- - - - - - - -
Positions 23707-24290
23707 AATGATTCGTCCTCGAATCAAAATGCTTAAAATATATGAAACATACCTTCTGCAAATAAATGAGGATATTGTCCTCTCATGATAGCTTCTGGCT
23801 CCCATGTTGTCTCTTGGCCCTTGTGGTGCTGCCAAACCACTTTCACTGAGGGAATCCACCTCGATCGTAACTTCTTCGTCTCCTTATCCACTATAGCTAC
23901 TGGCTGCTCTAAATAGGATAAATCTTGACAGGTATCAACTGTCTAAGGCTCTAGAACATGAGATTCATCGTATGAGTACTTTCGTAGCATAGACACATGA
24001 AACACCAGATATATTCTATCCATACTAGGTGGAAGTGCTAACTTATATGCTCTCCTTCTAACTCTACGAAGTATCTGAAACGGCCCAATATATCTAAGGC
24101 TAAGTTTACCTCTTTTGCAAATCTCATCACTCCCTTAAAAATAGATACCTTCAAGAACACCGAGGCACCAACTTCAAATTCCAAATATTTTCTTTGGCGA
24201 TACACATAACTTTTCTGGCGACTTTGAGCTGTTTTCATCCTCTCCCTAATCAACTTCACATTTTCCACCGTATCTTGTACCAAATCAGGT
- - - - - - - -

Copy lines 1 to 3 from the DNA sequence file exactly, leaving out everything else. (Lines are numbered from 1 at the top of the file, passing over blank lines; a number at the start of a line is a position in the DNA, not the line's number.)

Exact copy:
Positions 23707-24290
23707 AATGATTCGTCCTCGAATCAAAATGCTTAAAATATATGAAACATACCTTCTGCAAATAAATGAGGATATTGTCCTCTCATGATAGCTTCTGGCT
23801 CCCATGTTGTCTCTTGGCCCTTGTGGTGCTGCCAAACCACTTTCACTGAGGGAATCCACCTCGATCGTAACTTCTTCGTCTCCTTATCCACTATAGCTAC